Amidst the vastness of homemade beats, soulful flows, and extensive mixtapes available on SoundCloud, Daye Jack has been able to carve a space for himself—one that defies the traditional boundaries of genre. The 19 year-old experimental rapper and singer was born in Nigeria, raised in the suburbs of Atlanta, attended school in New York, and now makes music in Los Angeles. He's built a wonderfully eclectic catalog of music on SoundCloud, and with a major record deal under his belt, we're sure this is just the beginning.
"Trapped In Love", premiering today on The FADER, is a simultaneously expressive and aggressive joint off Daye's new release, Soul Glitch, due June 30th on Warner Bros. Daye sing-raps about the pitfalls of love over lush production that combines glitchy synths, 808 drums, and nostalgic riffs of NES 8-bit melodies. Listen below—plus find out what Daye has coming up, and what advice he's taken from label-mate Mac Miller.
What's the story behind "Trapped In Love"? Does it draw on personal experience? It doesn't draw from one particular experience. It's more just the feeling of wanting someone or something so much that it clouds your judgment. It shows the stages of that, from longing to getting what you want, to realizing that it's got you trapped. Honestly there's no point in holding on to toxic relationships. I think too many people are afraid of being alone.
The production feels really summery—what do you look for in a beat? Soul Glitch is its own world. It's got a smooth body and rough edges; it was all about capturing that. I'm into taking nice things into a rougher place and realizing they're more beautiful for it. Perfect is boring. There's soul in a diamond covered in dirt.
You were born in Nigeria, raised in Atlanta, studied in NYC and now live in L.A.—how, if at all, have these musically rich places shaped your own sound? I grew up in Metro Atlanta, the 'burbs outside of the city. It was slow and spread out. New York was the opposite of that, and L.A. is somewhere in between. They all have a different feel sonically. I'm into how angst New York is. There're so many people who have somewhere to be and are in a rush to get there. There's a lot of noise. I think some of my own angst comes from that.
Who would be your dream collab and why? I'd love to do something with Kanye. He's got a great sense of himself, that's awesome. Yeezus was far out.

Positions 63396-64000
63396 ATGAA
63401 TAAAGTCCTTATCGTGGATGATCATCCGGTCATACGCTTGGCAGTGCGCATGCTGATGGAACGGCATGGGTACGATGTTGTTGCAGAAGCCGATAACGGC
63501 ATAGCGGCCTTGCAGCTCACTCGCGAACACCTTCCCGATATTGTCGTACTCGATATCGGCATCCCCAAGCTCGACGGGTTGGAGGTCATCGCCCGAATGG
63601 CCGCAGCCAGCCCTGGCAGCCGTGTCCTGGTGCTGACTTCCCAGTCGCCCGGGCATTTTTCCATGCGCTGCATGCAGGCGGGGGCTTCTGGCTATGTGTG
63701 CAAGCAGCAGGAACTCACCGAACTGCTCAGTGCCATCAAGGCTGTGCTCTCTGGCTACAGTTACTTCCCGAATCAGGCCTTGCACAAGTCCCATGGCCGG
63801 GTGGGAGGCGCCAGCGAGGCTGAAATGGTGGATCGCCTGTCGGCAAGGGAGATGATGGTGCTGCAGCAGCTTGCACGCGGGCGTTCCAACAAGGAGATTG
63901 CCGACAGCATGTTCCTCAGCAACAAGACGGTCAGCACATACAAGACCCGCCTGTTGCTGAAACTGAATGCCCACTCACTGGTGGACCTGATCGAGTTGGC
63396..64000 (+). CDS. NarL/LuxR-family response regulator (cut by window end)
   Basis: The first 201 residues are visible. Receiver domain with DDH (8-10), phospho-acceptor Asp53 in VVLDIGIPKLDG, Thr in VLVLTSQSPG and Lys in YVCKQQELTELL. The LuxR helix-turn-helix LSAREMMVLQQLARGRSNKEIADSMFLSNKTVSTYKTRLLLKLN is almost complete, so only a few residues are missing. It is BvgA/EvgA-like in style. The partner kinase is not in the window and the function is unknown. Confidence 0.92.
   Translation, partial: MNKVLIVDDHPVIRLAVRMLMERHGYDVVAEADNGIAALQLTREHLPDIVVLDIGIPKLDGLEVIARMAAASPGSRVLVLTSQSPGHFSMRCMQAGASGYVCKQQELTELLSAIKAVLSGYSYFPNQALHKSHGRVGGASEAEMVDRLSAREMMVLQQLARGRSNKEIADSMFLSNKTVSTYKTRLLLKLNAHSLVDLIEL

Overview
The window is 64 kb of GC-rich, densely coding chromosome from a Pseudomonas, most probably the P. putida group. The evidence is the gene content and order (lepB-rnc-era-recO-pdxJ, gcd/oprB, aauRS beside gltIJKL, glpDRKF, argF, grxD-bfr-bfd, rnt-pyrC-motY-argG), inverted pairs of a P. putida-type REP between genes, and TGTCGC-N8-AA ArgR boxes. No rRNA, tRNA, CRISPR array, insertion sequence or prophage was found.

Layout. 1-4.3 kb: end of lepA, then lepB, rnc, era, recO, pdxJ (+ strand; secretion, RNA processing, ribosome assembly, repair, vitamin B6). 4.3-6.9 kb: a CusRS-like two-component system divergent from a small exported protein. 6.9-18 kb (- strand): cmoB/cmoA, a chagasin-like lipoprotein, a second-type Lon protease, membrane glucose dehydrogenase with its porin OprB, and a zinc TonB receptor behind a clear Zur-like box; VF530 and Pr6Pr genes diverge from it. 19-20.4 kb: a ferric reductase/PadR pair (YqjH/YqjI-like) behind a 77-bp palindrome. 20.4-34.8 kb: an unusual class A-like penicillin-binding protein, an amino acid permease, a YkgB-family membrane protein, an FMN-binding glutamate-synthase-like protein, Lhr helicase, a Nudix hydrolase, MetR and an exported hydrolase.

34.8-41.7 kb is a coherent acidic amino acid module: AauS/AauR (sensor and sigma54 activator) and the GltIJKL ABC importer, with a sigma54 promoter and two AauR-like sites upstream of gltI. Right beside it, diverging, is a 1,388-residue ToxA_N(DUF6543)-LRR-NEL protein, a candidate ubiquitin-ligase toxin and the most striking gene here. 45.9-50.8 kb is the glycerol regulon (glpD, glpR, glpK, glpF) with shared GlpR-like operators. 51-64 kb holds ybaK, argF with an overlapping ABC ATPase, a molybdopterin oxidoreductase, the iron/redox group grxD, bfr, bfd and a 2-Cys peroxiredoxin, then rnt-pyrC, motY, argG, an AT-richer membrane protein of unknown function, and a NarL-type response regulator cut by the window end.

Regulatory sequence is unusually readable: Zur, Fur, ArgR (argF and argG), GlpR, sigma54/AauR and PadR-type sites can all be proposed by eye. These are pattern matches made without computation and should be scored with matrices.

Why did you choose to sign with Warner Bros.? I spent the better part of last summer meeting with both major and indie labels. To me, Warner Bros. made the most sense—Mike Elizondo has a great musical background. When I met with him, Cameron Strang, Dan McCaroll and Peter Thea everything clicked. They understood me and what I'm trying to do, believed in the plan that my team and I had in place, and gave me the type of deal that gives me access to resources that add to what I'm doing.
I had a conversation about it with Mac Miller, who had just signed and started working with the label. Mac could’ve signed anywhere, but he chose WBR, and his reasons for doing so were exactly what I was looking for in a record label.
What's next for Daye Jack? Soul Glitch is coming out June 30th, I'm focused on getting it out. I'm working on visual stuff for it right now. Outside of that, I've started working on my album. I'm very hyped on it. Last summer I met with Max Martin and he ended up signing me to his publishing company MXM. I met Mike Elizondo a bit after, and he signed me to Warner Bros. and he's executive producing my album. I'm really excited to be working on the album with Mike and getting in with Max's camp. I'm pumped for some shows coming. I'll be performing at Lollapalooza, and a few other places this summer. Tori Kelly and I have a great song together called "Expensive" on her album that's coming out in June, you can probably expect some other things this summer.